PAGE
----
||Invitation to the Life Course: Toward New Understandings of Later Life
Richard A. Settersten, Jr.
Society and Aging Series, Jon Hendricks, Series Editor
You can read the Introduction for free right now, just click here.
IN PRAISE OF
"This is a timely book which approaches aging from a life course
perspective. It calls for a re-orientation in gerontology by focusing on the
variability of biographical experience in the contexts of historical, social,
institutional and personal time. In an era of "graying societies" with
a growing interest in biomedical models and genetic explanations of longevity,
this book is an important corrective against genetic engineering. The editor and
the contributors present a clear message: aging is a life-long process of
socially embedded choices of pathways, forms of living and working. This message
is pertinent not just for social gerontologists, but for life-span human
developmentalists, social policy researchers and social scientists who are
interested in an interdisciplinary approach to aging."
—Professor Walter R. Heinz, Director, Life Course Center, University of
"This is an excellent book that confronts the reader with the wide range of
complexities associated with time and the relevance of these complexities to the understanding of age and ageing. Collectively, the authors provide a
powerful argument, that by concentrating on the intersection of social and historical factors with personal biography, the life course perspective can be
used to move forward the field of ageing. While it is a challenge to develop a sense of coherence in an edited volume, the editor is to be congratulated in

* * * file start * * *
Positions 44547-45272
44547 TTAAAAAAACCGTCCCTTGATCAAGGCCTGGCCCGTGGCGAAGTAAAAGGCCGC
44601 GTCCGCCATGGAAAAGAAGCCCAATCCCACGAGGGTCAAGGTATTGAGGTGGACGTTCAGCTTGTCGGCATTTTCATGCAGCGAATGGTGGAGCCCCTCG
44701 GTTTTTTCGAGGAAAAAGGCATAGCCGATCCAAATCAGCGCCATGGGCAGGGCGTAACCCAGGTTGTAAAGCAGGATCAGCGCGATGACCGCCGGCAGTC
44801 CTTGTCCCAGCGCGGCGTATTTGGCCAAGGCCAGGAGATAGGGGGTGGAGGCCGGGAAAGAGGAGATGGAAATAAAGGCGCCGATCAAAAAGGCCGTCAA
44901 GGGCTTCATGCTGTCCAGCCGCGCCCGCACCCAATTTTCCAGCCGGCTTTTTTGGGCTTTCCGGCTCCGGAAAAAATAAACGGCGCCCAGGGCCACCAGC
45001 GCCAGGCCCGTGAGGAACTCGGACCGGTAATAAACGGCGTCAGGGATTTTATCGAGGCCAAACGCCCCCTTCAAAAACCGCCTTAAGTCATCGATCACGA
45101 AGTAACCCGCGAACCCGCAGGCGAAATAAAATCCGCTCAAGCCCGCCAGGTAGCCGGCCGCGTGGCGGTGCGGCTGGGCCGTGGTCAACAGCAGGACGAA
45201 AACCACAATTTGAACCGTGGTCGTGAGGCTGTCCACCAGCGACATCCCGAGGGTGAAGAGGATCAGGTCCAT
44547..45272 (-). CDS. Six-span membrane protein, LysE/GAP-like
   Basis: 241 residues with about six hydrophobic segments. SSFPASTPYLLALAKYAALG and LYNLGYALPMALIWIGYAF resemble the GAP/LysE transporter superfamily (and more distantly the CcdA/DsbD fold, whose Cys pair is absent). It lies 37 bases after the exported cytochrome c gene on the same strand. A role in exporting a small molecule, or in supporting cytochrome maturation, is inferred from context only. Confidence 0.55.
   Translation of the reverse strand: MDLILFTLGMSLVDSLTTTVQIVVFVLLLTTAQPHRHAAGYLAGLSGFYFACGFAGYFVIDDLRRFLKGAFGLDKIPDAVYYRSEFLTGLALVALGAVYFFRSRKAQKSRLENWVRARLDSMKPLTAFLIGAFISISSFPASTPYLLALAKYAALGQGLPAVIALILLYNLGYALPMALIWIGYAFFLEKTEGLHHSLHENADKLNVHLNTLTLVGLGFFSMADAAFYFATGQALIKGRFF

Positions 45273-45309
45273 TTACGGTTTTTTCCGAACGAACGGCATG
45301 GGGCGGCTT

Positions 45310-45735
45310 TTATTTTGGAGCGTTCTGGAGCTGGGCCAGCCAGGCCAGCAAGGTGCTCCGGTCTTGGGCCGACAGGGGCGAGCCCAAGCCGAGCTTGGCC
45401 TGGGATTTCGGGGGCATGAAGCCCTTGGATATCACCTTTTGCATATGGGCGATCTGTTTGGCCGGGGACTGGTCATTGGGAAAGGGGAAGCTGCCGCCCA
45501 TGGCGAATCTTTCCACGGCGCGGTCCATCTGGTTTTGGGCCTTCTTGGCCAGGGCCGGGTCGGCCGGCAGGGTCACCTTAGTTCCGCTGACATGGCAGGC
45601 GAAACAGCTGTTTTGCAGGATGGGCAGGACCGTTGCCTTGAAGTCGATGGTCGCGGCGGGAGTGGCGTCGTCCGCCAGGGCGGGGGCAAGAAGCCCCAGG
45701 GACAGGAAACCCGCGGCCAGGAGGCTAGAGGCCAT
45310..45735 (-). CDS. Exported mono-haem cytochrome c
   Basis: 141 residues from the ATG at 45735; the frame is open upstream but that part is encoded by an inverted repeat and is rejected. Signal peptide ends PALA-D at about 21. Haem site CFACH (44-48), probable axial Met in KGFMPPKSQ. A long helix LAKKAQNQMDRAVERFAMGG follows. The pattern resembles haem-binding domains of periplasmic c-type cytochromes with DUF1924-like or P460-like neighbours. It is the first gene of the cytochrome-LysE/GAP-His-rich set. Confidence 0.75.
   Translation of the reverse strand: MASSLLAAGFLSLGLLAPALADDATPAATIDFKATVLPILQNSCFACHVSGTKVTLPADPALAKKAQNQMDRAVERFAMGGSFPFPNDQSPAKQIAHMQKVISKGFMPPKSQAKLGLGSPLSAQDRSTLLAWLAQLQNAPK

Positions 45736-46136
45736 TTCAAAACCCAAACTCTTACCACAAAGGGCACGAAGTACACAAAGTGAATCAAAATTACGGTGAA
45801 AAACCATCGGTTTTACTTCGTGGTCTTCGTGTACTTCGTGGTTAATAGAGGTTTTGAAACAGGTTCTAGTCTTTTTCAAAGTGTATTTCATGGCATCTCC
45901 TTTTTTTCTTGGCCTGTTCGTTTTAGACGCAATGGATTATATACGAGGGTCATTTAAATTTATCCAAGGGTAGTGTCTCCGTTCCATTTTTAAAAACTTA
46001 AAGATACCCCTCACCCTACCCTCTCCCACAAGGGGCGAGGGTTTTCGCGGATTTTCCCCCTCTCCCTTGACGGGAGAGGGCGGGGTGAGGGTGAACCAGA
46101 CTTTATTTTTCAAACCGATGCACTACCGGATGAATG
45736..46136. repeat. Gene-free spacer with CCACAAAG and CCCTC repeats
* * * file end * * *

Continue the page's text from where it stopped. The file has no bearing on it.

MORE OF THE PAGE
developing a book in which the chapters are consistently well-written and relevant to the goal of using life course theory to
enhance scholarship on ageing and later life. The book should be on the required reading list of
gerontologists interested in theory development and application, especially for those willing
to wade into the contextual complexities of later life."
—Norah Keating, University of
Alberta, Edmonton, Canada, Ageing & Society, Volume 22, 2002
"I found the book both
refreshing and challenging. It is an excellent advanced reading for students and
researchers in the fields of developmental psychology, sociology and
Professor of Psychology, Royal Melbourne Institute of Technology, Australasian
Journal on Ageing, Volume 22, Number 1, March 2003
"I recommend this book to anyone interested in acquiring an understanding of life course theory and
research. Across a wide spectrum of areas (e.g., work and retirement, health, leisure, families, policy), the
contributions point not only to the richness of a life course perspective, but also to
what's required for the perspective to realize even more fully its potential.
—Stephen J. Cutler, University of Vermont, "Hot Picks" column of the Spring 2003 newsletter of the
American Sociological Section on Aging and the Life Course
"This book contains an excellent collection of essays by scholars associated with the life course perspective.
It is a great introduction to the uses and controversies concerning the use of this perspective and the
promise of life course analysis for advancing our understanding of later life. I will be using it for my
graduate life course seminar in the fall."
—Christine L. Himes, Syracuse University, "Hot Picks" column of the Spring 2003 newsletter of the
American Sociological Section on Aging and the Life Course
"...Settersten and his collaborators are challenging (rather than inviting)
gerontologists to adopt a lifecourse perspective. ...the book is packed with
invaluable references and useful guidance, and I am happy to recommend it all